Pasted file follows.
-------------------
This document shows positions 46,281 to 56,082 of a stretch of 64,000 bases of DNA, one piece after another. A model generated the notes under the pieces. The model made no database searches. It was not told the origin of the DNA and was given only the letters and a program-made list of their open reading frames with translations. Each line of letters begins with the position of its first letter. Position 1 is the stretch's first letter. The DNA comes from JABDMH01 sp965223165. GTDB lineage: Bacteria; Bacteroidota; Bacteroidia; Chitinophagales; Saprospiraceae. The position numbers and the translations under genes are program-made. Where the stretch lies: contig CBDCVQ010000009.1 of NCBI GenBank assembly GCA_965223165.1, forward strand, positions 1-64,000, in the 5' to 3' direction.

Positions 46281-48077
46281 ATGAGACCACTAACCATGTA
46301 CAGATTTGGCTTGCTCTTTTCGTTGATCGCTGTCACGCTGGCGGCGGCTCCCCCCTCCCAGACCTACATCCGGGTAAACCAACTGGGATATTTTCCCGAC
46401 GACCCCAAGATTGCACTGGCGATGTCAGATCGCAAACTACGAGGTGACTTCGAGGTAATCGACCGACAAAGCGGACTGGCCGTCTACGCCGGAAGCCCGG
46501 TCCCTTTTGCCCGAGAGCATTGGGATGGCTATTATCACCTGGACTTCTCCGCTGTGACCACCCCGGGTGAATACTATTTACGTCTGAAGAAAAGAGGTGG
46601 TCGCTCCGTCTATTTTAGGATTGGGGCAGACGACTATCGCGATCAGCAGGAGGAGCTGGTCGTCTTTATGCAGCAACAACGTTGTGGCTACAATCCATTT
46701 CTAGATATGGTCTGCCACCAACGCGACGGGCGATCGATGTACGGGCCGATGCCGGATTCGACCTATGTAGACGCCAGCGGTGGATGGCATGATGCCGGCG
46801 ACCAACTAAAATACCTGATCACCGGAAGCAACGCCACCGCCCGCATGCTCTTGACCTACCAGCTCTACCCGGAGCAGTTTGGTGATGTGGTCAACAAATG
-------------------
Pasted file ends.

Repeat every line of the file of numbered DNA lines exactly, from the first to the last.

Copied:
This document shows positions 46,281 to 56,082 of a stretch of 64,000 bases of DNA, one piece after another. A model generated the notes under the pieces. The model made no database searches. It was not told the origin of the DNA and was given only the letters and a program-made list of their open reading frames with translations. Each line of letters begins with the position of its first letter. Position 1 is the stretch's first letter. The DNA comes from JABDMH01 sp965223165. GTDB lineage: Bacteria; Bacteroidota; Bacteroidia; Chitinophagales; Saprospiraceae. The position numbers and the translations under genes are program-made. Where the stretch lies: contig CBDCVQ010000009.1 of NCBI GenBank assembly GCA_965223165.1, forward strand, positions 1-64,000, in the 5' to 3' direction.

Positions 46281-48077
46281 ATGAGACCACTAACCATGTA
46301 CAGATTTGGCTTGCTCTTTTCGTTGATCGCTGTCACGCTGGCGGCGGCTCCCCCCTCCCAGACCTACATCCGGGTAAACCAACTGGGATATTTTCCCGAC
46401 GACCCCAAGATTGCACTGGCGATGTCAGATCGCAAACTACGAGGTGACTTCGAGGTAATCGACCGACAAAGCGGACTGGCCGTCTACGCCGGAAGCCCGG
46501 TCCCTTTTGCCCGAGAGCATTGGGATGGCTATTATCACCTGGACTTCTCCGCTGTGACCACCCCGGGTGAATACTATTTACGTCTGAAGAAAAGAGGTGG
46601 TCGCTCCGTCTATTTTAGGATTGGGGCAGACGACTATCGCGATCAGCAGGAGGAGCTGGTCGTCTTTATGCAGCAACAACGTTGTGGCTACAATCCATTT
46701 CTAGATATGGTCTGCCACCAACGCGACGGGCGATCGATGTACGGGCCGATGCCGGATTCGACCTATGTAGACGCCAGCGGTGGATGGCATGATGCCGGCG
46801 ACCAACTAAAATACCTGATCACCGGAAGCAACGCCACCGCCCGCATGCTCTTGACCTACCAGCTCTACCCGGAGCAGTTTGGTGATGTGGTCAACAAATG